Cabinet approves draft bill to allow absentee voting for referendums

Taiwan's Cabinet on Thursday passed a draft bill that is aimed at allowing citizens in the country to vote outside their constituencies during national referendums.

The draft bill, proposed by the Central Election Commission (CEC), applies only to voters in Taiwan who are unable to return to the city or county in which they are registered, and it does not include citizens living overseas.

Eligible citizens will have to apply to the CEC 60 days in advance for absentee voting permission during a referendum, according to the draft bill.

Once the applicants gain the requisite CECC approval, they will be able to vote at a polling station outside their registered constituency, the bill proposes.

According to CEC head Lee Chin-yung (???), there are approximately 2 million Taiwanese employees and students who can take advantage of the new policy, once the bill is passed in the Legislature.

While the bill is expected to be passed soon, absentee voting is unlikely to be allowed during the Dec. 18 referendum, because poll workers will need at least six months preparatory training, Lee said.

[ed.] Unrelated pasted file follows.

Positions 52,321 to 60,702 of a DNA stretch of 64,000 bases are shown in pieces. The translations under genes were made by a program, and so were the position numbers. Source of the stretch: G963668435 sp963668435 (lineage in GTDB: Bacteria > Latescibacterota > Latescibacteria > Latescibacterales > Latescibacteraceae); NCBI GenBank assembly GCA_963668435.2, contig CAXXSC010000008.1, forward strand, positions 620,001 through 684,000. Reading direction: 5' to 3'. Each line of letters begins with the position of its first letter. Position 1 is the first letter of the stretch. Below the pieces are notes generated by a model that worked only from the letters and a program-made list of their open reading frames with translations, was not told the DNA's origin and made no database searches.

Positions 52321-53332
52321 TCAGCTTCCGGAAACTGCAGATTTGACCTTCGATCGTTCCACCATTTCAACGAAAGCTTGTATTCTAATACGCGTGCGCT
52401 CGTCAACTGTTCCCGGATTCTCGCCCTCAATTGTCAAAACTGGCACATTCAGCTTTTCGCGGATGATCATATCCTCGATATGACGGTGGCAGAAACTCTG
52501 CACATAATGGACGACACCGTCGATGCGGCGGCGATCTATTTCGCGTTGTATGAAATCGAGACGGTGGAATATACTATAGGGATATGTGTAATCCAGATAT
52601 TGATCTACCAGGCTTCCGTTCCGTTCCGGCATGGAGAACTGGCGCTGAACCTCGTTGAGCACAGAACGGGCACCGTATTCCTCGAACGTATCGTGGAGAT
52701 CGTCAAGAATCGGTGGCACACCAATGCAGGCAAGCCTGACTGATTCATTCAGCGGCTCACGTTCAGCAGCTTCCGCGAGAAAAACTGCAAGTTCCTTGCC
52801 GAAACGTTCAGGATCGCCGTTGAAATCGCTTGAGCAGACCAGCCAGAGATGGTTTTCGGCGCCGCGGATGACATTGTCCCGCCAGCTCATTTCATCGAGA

The CEC first submitted the draft bill to the Cabinet in 2020, in accordance with Article 25 of the Referendum Act, which states that absentee voting may be allowed during a national referendum, once it is prescribed in a separate law by the competent authority, namely the CEC.

The upcoming national referendum was postponed from Aug. 28, due to challenges related to the COVID-19 situation in Taiwan at the time, according to the CECC.

On Dec. 18, the electorate will vote on four questions, two of which were initiated by the opposition Kuomintang (KMT), asking whether Taiwan should revoke a new regulation that allow imports of pork containing traces of the controversial livestock drug ractopamine and whether referendums should again be held in conjunction with general elections.

The other two questions on the ballot are about the fate of the mothballed 4th nuclear power plant in New Taipei and a liquefied natural gas terminal that is being built near a coastal algae reef in Taoyuan City.

After that vote, the next possible date for a national referendum is in August 2023, according to Taiwan law, which allows such votes every two years, on the fourth Saturday of August.

Source: Focus Taiwan News Channel